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Ubuntu 18.04 LTS Now Available On Select Dell Precision Laptops

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  • Ubuntu 18.04 LTS Now Available On Select Dell Precision Laptops

    Phoronix: Ubuntu 18.04 LTS Now Available On Select Dell Precision Laptops

    While it's great that Dell offers the ability to have Ubuntu Linux pre-loaded on select systems, one of their shortcomings is that they are often quite slow in supporting new Ubuntu LTS releases. At least now for select Dell Precision mobile workstation laptops, they have finally switched over to Ubuntu 18.04 LTS...

    http://www.phoronix.com/scan.php?pag...untu-18.04-LTS

  • #2
    Unfortunately those are $1000+ laptop. It never seem (that I have found) you can purchase a laptop native with Linux that is less than $500. But I've had great success with Lenovo laptops. I purchased a new one earlier this year and immediately loaded Ubuntu studio and it for a dual boot. I had to employ several registry hacks in Win10 before it was usable at all.

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    • #3
      Originally posted by Dr. Righteous View Post
      Unfortunately those are $1000+ laptop.
      Precision 3530 is $820 so still not cheap but at least it is sub-$1000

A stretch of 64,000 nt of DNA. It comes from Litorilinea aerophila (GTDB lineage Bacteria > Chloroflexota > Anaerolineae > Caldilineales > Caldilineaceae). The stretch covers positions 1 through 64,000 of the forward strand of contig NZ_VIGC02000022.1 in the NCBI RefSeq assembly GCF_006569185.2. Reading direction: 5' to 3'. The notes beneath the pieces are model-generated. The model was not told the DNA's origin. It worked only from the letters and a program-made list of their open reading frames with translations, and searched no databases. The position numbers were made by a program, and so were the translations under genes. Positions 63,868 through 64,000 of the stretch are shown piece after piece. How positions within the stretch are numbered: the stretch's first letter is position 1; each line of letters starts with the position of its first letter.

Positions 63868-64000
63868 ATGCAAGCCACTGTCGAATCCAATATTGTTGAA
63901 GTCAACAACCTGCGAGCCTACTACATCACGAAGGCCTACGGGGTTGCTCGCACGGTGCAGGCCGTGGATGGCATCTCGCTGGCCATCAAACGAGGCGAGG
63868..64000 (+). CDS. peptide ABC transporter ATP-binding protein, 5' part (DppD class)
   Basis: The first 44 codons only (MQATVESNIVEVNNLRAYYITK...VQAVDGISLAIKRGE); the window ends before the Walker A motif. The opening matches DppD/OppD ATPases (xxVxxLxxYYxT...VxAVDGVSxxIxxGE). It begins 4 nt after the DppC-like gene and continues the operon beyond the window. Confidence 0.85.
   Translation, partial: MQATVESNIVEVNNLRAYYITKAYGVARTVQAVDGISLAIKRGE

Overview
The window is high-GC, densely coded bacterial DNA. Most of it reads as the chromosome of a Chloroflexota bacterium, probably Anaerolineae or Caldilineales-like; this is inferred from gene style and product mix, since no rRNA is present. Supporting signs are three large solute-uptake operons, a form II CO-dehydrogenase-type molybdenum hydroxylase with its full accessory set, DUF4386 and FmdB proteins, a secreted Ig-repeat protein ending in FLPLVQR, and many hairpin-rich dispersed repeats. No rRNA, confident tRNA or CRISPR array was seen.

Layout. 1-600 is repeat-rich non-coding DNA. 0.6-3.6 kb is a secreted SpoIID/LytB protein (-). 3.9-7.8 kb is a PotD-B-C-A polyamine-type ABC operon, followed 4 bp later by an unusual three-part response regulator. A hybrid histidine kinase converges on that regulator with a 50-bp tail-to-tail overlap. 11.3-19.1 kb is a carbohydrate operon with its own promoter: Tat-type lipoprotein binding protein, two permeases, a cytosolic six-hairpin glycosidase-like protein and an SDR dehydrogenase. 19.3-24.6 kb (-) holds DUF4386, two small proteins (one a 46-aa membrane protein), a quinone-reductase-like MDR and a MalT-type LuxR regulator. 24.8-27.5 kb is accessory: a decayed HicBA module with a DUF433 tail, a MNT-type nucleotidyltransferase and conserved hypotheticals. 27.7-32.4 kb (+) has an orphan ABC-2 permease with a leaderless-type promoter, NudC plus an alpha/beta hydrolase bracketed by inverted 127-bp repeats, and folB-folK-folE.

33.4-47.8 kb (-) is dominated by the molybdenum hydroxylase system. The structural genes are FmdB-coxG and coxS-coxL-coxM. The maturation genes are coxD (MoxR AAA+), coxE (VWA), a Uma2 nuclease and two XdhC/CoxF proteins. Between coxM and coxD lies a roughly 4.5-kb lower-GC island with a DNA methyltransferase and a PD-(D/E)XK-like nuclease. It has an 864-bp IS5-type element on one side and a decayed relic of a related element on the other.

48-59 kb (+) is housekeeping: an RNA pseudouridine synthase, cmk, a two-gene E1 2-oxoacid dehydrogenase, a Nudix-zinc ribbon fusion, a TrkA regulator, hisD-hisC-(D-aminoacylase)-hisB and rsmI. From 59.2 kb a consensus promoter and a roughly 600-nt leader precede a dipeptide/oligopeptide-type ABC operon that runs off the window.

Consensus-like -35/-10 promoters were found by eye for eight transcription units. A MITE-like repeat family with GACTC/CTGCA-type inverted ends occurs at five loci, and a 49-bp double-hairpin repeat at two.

Originally posted by Dr. Righteous View Post
      It never seem (that I have found) you can purchase a laptop native with Linux that is less than $500.
      That is pretty true with few exceptions that don't really count as they aren't very powerful.

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      • #4
        Originally posted by MichaelTunnell View Post
        That is pretty true with few exceptions that don't really count as they aren't very powerful.
        But then again, <$500 laptops usually aren't known for their power anyway.

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        • #5
          Originally posted by Dr. Righteous View Post
          Unfortunately those are $1000+ laptop. It never seem (that I have found) you can purchase a laptop native with Linux that is less than $500. But I've had great success with Lenovo laptops. I purchased a new one earlier this year and immediately loaded Ubuntu studio and it for a dual boot. I had to employ several registry hacks in Win10 before it was usable at all.
          What sub-500$ Lenovo laptop has more than a i5-U series, and and the most a low power NVidia dGPU?